Managing Perennial Stock Plants with Florel

August 10, 2004 - 12:32

In the past decade, the perennial industry has become a significant segment of floriculture crop production. Similar to vegetative annuals, new cultivars of perennials are released every year, many of which are propagated by cuttings. In most cases, it is best to begin production using cuttings that are completely vegetative. Cuttings that are reproductive (with flowers or flower buds) can have reduced or delayed rooting, be problematic when flowers senesce (Botrytis can form on flowers) and lead to a nonuniform crop at finish.

Florel (ethephon, Monterey Chemical) is an ethylene-releasing plant growth regulator that can control plant height, promote branching and abort flowers and buds of various garden plants. Florel efficacy is dependent upon interactions between the plant and its environment and is often species-dependent. Research has shown how Florel can be used to manage plant growth and development on several bedding plant crops. However, few studies have been published on the use of Florel to maintain vegetative growth of herbaceous perennials.

The ability to maintain vegetative stock plants for cutting propagation is challenging for some herbaceous perennial species (such as salvia ‘May Knight’) that initiate floral buds under most environmental conditions. Thus, we performed studies in two consecutive springs (2002 and 2003) to investigate if Florel could be used as a tool to maintain vegetative stock plants and increase the number of cuttings harvested for six perennial species. Species were chosen for the study based on grower Á interest and because many cannot be easily maintained in a vegetative state using photoperiod or temperature treatments.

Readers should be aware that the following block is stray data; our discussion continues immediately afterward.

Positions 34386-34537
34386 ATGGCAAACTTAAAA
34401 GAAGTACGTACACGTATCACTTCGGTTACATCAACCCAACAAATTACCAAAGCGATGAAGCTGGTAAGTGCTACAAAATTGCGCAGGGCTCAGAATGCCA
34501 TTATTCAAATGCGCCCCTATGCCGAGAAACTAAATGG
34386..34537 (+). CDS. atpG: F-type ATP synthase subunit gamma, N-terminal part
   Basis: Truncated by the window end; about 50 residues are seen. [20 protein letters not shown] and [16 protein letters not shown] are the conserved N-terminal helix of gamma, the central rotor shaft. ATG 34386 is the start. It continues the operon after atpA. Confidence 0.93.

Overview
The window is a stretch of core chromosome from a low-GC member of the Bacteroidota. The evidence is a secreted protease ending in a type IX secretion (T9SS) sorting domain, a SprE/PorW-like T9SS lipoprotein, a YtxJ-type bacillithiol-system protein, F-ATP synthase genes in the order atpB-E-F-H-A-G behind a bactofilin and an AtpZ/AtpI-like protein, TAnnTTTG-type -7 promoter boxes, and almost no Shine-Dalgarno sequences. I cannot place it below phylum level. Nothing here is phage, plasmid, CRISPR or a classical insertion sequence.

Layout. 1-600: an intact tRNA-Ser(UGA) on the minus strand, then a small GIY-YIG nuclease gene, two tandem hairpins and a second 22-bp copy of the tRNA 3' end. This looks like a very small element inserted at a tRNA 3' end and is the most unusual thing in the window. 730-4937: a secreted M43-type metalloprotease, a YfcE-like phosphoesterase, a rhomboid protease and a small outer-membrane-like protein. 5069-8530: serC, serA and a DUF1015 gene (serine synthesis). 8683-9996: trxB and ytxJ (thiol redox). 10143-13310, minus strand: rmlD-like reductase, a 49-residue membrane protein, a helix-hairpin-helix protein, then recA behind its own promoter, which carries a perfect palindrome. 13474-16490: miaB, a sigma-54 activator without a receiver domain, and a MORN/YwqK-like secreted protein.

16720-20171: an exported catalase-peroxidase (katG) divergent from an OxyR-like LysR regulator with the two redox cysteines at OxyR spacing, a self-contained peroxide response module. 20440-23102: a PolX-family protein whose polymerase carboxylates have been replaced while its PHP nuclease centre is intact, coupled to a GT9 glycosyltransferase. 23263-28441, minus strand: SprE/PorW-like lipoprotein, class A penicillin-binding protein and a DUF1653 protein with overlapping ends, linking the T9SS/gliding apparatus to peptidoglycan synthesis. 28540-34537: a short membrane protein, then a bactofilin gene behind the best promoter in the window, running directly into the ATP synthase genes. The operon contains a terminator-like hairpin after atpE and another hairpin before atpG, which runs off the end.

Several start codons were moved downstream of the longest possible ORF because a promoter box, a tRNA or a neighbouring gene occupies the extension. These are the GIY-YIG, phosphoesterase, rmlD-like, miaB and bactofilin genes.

Treatment

Coreopsis verticillata ‘Moonbeam’, Veronica spicata ‘Sunny Border Blue’, dianthus ‘Cinnamon Red Hots’, Salvia nemorosa ‘May Night’, Scabiosa columbaria ‘Giant Blue’ and Thalictrum kiusianum were received as commercially propagated and rooted plugs. For 2002, plugs were received February 6, 2002, grown for 15 weeks and then cut back to approximately 2 inches prior to Florel application. For 2003, plugs were received May 14, 2003, and Florel treatments began three weeks after transplant.